We are studying 1 Kings 8:54-66 for Sunday, January 26; this is the finale of Solomon’s dedication of the [first] Temple in Jerusalem. [Some notes on the text are here.] Here are a few questions we might be able to think about, or discuss in class:
We seem to be forced to conclude that some time between 1 Kings 8:22 and 1 Kings 8:54, that is, some time during his prayer, Solomon got down on his knees. What does this tell us about Solomon, or about Solomon’s prayer, or both? Why do we say that?
Verse 55 tells us Solomon “blessed all the assembly of Israel,” but verse 56 begins with the words “Blessed be YHWH,” goes on to talk about what YHWH has done, and to ask that YHWH will do even more. Is this a “blessing” in our sense of the word? (What, after all, is “a blessing” in our sense of the word?) Why, or why not? What makes it a blessing, or makes it not a blessing?
If we look at vv57-58, Solomon seems to think God’s “not leaving or forsaking” the people is equivalent to “inclining their hearts” to God so that they will obey God. Is this what we, ourselves, mean when we ask God to be with us? What do we, ourselves, mean by that? Can we see any ways in which God’s being with us, and God’s inclining our hearts to obey God, are related in any way? How?
Does this give us any different ideas about what it means for God to “be with” people? What ideas? Why?
The worship service described in this text concludes with sacrifices of a large number of oxen and sheep (v63). These are specifically offerings of well-being, or “peace offerings,” and according to rabbinic sources, they have the effect of drawing the community together. [See https://www.myjewishlearning.com/article/lost-found-from-obsolete-ritual-to-personal-responsibility/ MyJewish Learning, http://www.jewishencyclopedia.com/articles/11966-peace-offering Jewish Encyclopedia.] What do we think a huge and elaborate ritual expression of thanks and solidarity like this signifies? What in modern life seems to come closest to behavior like this? How is it similar? How different?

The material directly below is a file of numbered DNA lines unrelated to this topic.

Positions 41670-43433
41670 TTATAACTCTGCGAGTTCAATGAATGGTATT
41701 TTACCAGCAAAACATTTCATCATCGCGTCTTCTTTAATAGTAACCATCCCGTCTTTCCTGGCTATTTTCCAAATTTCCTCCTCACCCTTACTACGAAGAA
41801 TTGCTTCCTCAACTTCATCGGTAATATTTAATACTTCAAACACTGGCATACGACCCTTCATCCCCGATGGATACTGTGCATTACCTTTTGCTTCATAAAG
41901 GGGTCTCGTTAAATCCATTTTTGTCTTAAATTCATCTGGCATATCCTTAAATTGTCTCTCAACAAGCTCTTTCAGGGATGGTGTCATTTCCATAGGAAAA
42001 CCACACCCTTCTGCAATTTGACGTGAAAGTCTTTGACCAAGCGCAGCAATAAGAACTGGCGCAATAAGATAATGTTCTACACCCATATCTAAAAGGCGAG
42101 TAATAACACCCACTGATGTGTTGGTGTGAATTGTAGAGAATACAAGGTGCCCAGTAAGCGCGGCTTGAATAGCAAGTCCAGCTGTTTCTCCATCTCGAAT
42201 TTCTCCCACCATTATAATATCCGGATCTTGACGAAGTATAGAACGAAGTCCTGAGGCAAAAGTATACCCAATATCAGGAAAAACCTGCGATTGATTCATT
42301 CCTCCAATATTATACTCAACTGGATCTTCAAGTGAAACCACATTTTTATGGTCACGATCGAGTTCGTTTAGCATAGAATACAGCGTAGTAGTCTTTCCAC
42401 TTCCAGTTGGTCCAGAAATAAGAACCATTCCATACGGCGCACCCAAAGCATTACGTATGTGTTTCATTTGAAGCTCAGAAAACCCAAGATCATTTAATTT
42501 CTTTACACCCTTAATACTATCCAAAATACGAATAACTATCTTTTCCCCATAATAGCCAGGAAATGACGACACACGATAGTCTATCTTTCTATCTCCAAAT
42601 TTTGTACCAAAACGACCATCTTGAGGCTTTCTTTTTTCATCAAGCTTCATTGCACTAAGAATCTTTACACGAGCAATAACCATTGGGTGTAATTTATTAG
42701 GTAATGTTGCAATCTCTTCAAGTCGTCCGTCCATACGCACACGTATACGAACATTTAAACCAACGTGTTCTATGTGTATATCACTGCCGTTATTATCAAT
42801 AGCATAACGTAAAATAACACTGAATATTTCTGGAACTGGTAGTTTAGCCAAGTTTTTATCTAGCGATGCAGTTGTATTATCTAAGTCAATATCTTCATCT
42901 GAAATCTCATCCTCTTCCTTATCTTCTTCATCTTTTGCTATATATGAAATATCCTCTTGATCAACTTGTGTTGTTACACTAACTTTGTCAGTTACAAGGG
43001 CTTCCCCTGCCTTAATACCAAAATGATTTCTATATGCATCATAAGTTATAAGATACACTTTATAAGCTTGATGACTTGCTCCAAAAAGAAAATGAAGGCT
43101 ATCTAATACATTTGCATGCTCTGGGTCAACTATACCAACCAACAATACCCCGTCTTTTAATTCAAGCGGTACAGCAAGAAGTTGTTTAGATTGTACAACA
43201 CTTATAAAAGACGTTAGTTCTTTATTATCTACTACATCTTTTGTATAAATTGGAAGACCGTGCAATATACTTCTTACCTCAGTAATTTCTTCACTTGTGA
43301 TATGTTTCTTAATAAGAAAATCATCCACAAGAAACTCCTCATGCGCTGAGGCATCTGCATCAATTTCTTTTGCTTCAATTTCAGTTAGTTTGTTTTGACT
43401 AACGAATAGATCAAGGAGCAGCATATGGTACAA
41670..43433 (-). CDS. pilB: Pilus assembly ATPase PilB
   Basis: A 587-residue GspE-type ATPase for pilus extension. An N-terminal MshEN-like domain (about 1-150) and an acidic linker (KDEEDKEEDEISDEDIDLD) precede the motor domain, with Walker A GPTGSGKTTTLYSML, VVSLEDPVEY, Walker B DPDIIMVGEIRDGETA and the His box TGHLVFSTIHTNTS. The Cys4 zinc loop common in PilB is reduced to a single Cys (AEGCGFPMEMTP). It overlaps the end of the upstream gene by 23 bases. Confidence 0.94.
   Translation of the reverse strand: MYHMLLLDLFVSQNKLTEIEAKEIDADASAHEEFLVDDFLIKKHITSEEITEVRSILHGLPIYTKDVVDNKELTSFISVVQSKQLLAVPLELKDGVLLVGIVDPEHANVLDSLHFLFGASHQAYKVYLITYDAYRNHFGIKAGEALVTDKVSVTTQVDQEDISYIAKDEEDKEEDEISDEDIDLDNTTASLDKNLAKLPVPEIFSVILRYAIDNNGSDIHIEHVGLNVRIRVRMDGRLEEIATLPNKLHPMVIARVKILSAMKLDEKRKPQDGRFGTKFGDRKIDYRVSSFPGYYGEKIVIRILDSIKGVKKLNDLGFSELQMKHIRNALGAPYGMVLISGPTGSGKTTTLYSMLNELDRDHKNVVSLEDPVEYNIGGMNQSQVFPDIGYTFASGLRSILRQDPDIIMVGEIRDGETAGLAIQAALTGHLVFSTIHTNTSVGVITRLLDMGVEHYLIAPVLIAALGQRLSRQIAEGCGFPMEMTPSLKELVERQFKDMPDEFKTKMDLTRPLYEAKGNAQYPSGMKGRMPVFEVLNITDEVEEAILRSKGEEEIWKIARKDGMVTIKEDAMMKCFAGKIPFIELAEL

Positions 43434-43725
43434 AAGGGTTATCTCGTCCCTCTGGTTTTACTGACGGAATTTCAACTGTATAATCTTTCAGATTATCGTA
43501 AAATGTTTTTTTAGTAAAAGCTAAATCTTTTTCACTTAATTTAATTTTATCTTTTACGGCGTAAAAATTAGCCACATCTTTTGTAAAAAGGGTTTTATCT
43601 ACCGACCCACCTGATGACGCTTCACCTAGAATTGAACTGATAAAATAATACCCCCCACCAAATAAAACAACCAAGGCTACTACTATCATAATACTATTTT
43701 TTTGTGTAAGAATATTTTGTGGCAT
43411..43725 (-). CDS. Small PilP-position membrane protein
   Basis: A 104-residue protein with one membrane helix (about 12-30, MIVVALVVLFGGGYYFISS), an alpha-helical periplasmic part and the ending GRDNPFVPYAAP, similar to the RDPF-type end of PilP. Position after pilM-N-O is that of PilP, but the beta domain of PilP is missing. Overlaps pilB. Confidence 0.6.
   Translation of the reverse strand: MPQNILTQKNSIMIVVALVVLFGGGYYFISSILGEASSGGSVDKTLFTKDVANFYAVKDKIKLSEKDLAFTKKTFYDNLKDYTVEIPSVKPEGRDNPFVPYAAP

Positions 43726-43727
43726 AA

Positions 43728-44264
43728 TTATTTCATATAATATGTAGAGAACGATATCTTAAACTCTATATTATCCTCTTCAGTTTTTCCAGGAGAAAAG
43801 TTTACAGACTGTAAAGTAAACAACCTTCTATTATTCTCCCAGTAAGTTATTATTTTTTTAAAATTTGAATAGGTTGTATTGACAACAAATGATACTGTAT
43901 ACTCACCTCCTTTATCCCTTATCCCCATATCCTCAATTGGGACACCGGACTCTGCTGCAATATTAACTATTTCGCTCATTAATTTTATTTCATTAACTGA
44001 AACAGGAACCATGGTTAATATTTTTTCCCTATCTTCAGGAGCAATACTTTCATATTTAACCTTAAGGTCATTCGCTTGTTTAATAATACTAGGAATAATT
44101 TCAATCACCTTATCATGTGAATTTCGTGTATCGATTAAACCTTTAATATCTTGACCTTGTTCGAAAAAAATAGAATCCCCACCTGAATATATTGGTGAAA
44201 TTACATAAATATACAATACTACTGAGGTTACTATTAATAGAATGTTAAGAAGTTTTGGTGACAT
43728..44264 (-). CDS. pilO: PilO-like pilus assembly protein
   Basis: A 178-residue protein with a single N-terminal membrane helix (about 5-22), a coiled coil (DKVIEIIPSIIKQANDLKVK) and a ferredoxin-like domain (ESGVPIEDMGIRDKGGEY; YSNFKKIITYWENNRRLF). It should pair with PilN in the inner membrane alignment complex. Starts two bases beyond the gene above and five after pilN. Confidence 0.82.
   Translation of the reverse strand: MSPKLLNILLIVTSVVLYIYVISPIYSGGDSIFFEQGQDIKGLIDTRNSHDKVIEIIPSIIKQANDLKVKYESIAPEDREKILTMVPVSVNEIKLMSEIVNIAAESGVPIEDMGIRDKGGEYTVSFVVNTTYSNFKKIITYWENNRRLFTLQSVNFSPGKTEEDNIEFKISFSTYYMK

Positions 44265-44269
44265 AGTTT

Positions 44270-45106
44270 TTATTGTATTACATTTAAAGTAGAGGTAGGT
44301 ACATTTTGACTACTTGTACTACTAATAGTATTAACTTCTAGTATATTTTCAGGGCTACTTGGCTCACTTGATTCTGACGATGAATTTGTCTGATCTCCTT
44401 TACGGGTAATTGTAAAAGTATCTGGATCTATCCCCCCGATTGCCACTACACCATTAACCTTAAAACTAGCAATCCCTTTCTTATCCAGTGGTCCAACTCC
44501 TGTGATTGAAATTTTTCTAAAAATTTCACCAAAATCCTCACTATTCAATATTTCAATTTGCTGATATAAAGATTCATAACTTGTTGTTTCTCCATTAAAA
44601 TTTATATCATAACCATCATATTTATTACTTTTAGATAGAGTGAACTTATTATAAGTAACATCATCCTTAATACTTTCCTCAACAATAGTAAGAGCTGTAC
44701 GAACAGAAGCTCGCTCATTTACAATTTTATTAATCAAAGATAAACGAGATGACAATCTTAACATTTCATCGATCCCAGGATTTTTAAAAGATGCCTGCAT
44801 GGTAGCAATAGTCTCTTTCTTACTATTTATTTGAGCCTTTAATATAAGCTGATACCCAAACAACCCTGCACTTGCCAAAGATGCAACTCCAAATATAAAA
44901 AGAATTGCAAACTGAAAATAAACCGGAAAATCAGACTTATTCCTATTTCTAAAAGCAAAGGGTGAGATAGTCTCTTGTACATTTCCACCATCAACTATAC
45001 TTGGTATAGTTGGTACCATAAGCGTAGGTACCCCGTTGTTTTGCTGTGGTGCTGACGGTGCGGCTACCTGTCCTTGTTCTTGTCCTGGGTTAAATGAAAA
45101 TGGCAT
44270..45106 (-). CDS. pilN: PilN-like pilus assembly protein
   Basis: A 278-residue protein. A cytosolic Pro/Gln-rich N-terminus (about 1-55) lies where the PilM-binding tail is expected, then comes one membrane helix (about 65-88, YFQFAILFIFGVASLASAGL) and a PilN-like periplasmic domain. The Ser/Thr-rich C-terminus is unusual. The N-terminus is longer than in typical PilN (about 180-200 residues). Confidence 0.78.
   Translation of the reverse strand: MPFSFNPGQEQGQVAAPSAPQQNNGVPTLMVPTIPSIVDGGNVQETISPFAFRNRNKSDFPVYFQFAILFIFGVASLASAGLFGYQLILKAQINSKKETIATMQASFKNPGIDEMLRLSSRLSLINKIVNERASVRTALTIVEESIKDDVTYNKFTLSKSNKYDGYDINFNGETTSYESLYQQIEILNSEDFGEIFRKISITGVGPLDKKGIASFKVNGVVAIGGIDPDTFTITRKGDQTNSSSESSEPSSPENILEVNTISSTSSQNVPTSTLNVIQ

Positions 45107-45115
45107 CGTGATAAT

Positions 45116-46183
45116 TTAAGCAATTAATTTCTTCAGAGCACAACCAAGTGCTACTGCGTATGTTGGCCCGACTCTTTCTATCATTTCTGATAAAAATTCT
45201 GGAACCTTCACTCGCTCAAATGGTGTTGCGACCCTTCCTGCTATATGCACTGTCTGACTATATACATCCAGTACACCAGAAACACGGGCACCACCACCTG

The worship service described in 1 Kings 8, that concludes with the people “joyful and in good spirits,” held in a brand new, impressive place of worship, the question is: is there a relationship between the worship and the resolve or ability to walk in God’s ways, doing God’s commandments? What is the relationship? Or, is there any relationship? Does the worship help people do what they are supposed to do?
The worship service described in 1 Kings 8 takes place in a brand new, impressive place of worship; it is elaborate, awe-inspiring, and confirmed by the visible presence of the “glory of the Holy One.” The people go home “joyful and in good spirits,” freshly aware of everything God has done for people.
What is the relationship between extravagant, exuberant worship like this and people’s hearts being inclined to YHWH, walking in YHWH’s ways, and doing YHWH’s commandments after the worship is over, do we think? (e.g., Does one lead to the other? Or can it? Does worship make practice more likely, or more possible? Is one a substitute for the other? Is it a case of “it depends” – and if it is, what does it depend on?) What makes us say this?
What are the implications of our answers for us today?